Round 3: Okay. Let's expand the set of tri-grams. Same everything else as Round 2, but now I'll use the top 100 tri-grams.

D'oh! Well, it's less confident that Marlowe is involved (drunk bastard).

Round 4: For good measure. Let's expand the set of tri-grams. Same everything else as Rounds 2 and 3, but now I'll use the top 200 tri-grams.


Okay, it appears that adding more tri-grams alone gives us nothing. I feel confident dropping back down to 100. Now, I'll add one simple feature - Words (I assume this is a frequency list; again, the Event Culling will choose just the top 100 most frequent words, as well as the top 100 tri-grams, if I'm understanding this right).

We have a winner! The top score above shows that for Words, Shakespeare finally wins (though he still loses on Ngrams, the second highlighted score). As a comparison, I threw in another feature, Rare Words.

No help. My interpretation of these results is that the feature "Words" is the best predictor of Shakespearean authorship (given this set of competing authors with these tiny corpora).

But this is a stacked-deck experiment. I know perfectly well that the "Unknown Author" is Shakespeare. I'm just playing with linguistic features until I get the result I want. The actual problem of determining unknown authorship requires far more sophisticated work than what I did here (again, read Juola's detailed explanation of what he and his team did to out J.K. Rowling).

Nonetheless, I could imagine not sleeping for several days just playing with the different combinations of features to produce different language models just to see how they move the results (mind you, I didn't play with the classifier either, which adds its own dimension of playfulness).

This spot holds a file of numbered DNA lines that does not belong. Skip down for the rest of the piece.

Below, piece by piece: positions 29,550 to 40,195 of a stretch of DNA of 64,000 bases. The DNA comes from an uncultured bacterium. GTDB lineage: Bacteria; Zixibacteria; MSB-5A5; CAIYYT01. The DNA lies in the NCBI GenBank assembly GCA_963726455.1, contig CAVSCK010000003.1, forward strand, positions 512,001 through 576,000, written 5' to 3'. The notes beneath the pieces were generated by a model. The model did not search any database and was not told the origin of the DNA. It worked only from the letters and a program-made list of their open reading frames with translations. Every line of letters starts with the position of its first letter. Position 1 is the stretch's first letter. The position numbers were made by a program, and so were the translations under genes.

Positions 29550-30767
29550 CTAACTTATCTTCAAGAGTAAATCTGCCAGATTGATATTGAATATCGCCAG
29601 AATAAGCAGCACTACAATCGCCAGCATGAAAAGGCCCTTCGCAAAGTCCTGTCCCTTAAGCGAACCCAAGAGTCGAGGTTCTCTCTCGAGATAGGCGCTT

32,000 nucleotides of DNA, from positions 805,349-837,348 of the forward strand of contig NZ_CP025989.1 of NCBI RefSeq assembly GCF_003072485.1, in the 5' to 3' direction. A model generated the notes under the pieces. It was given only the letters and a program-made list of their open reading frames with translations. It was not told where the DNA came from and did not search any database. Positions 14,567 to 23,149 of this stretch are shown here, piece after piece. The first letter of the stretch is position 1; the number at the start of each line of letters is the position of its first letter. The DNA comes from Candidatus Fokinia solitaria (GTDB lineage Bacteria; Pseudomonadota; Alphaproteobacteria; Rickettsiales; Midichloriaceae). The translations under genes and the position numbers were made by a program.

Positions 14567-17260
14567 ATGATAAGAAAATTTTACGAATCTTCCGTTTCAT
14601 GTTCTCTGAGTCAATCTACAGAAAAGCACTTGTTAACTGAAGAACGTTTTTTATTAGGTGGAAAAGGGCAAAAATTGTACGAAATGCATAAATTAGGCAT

Herein lies the value of JGAAP. More than any other tool I have personally seen, JGAAP gives the average person the easy-to-use platform to splash around and play with language in an NLP environment. When thinking about my first two experiences with JGAAP, the most salient word that jumps out at me is FUN! It's just plain fun to play around. It's fast and simple and fun. I can't say that about R, or Python, or Octave. All three of those are very powerful tool sets, but they are not fun. JGAAP is fun. It's a playground for linguists. Let me note that I beta tested a MOOC for WEKA last March and was very impressed with their interface as well (though I think JGAAP does a better job of making language modeling easy ... and that's the fun part for linguists anyway).

I am reminded of what several Twitter friends have said to me when I say that I'm a cognitive linguist: "Really! I never would have known by your Twitter feed." That's a wake up call for me. I have been involved in NLP since roughly 2000, but my passion is definitely the blood and guts of language and linguistics. JGAAP appeals to that old linguistics fire in my belly. It make me want to play with language again.

1 comment:

Susan Brown said...

Maybe you already know this, but there is a long-standing theory that Francis Bacon actually wrote the Shakespeare plays and sonnets. Most Shakespeare scholars disagree, but don't be too hard on your model! I actually came across your post because I'm teaching language models in my NLP class right now and I was wondering if anyone had already done the very experiment you tried.